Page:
The Rock House Fire that occurred April 9, 2011 burned 90% of the Mimms Ranch west of Marfa, Texas. Lack of natural resources for animals and plants due to this wildfire and the exceptional drought conditions of 2011 caused environmental changes in West Texas. Microflora in soil-surface communities, essential to overall rangeland health, were impacted by the fire and drought. Recovery of the grassland ecosystem from these disturbances is strongly linked to soil health. Three distinct ecological zones were analyzed: 1) burned, 2) grazed, and 3) control areas. All sites were located within the Hippo-Fomile soil series. DNA extraction of soil was used as a measure of soil biomass. Quantitative-Polymerase Chain Reaction (qPCR) was utilized to compare total microbial consortia in the post-fire growth season. Quantification included several primer sets targeting different functional metabolic genes. Next-Generation Sequencing (NGS) was performed as the most efficient method to observe microbial diversities. Data suggests a global reduction of total microbial numbers across all different metabolic strategies in the burned areas. Results indicate that fire had an impact in terms of the relative frequency, canopy cover, and basal cover of vegetation and microbial numbers in burned sites. Both vegetation and microbial numbers recovered after significant rainfall in 2012. Mean soil pH in burned areas was significantly higher (7.6) than in grazed (6.9) and control areas (6.4) due to the fire. Overall, relationships between soil surface microbial communities, physical and chemical soil properties, and vegetation communities are strongly correlated.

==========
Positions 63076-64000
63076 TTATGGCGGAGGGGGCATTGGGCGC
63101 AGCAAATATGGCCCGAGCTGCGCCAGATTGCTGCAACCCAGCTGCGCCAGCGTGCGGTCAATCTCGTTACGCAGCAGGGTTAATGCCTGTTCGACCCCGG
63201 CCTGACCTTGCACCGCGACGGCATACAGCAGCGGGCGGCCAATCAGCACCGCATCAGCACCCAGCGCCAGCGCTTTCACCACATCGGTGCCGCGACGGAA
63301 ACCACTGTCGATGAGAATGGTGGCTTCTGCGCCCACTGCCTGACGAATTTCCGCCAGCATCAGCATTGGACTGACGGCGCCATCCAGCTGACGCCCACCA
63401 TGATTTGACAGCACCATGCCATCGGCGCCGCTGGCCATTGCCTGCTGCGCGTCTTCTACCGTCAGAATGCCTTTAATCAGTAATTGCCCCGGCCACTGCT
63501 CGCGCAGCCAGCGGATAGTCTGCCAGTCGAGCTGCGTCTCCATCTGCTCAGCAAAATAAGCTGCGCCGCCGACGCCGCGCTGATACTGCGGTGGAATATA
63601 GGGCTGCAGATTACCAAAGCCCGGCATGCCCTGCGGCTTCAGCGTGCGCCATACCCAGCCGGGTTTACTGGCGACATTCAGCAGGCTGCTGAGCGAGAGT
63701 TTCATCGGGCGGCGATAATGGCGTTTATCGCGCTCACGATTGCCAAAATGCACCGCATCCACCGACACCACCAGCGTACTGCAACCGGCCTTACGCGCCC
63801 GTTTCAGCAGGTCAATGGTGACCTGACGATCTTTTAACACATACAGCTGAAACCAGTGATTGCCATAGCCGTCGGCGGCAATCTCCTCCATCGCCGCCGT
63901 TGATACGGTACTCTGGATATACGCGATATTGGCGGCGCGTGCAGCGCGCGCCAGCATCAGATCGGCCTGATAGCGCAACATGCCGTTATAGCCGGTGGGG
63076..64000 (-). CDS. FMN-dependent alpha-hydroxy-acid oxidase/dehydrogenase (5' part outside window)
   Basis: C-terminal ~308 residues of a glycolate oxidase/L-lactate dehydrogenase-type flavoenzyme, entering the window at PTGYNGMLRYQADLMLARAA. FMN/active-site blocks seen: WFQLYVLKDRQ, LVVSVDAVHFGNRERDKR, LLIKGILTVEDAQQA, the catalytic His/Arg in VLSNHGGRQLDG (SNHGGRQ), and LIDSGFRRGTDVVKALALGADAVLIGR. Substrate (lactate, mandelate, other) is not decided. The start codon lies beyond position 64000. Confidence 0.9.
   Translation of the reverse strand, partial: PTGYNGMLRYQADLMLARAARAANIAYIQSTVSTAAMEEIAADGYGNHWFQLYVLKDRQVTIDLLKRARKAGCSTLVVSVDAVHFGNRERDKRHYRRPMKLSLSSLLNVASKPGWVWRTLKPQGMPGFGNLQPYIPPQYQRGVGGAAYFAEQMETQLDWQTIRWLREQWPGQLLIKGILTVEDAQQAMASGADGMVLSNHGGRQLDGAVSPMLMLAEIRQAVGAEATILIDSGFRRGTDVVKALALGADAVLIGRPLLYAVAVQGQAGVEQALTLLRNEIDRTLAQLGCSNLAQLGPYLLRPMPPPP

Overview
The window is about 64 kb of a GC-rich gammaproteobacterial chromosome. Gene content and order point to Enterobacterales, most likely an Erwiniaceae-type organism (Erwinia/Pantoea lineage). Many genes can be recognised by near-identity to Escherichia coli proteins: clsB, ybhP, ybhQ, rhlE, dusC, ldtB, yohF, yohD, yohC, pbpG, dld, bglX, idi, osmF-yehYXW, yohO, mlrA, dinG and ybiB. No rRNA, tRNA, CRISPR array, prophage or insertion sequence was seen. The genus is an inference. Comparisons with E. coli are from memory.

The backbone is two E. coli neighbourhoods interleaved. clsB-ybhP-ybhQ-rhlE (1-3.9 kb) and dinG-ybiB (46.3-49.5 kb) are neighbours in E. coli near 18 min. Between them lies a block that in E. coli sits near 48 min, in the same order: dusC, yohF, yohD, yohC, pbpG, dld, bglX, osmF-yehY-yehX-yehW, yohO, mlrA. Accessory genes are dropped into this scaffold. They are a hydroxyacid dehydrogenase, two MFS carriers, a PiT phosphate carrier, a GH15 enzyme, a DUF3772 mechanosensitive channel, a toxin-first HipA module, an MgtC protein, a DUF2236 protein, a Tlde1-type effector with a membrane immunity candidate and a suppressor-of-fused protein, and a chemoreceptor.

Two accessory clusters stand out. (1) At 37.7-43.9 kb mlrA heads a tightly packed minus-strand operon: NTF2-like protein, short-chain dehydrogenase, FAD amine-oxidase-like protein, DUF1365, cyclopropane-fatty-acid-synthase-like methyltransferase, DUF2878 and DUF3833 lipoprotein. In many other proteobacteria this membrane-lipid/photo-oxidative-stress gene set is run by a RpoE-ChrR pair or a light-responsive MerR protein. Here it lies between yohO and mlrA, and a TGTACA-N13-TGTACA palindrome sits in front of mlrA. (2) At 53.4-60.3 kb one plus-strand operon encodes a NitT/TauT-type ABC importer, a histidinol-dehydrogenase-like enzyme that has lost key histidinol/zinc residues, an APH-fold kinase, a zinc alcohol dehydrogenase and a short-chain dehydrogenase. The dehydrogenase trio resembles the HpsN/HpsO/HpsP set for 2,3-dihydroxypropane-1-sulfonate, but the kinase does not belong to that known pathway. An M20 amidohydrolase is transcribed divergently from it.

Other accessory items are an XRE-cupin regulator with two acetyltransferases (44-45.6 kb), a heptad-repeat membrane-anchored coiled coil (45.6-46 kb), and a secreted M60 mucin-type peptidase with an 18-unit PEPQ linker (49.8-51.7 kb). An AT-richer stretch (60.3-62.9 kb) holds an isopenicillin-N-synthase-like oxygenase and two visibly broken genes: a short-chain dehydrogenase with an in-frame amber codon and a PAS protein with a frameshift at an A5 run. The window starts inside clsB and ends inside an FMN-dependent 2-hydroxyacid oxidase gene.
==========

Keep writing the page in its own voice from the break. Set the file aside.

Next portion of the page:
|Adviser||Bonnie J. Warnock|
|School||SUL ROSS STATE UNIVERSITY|
|Subjects||Conservation biology; Microbiology; Environmental management|
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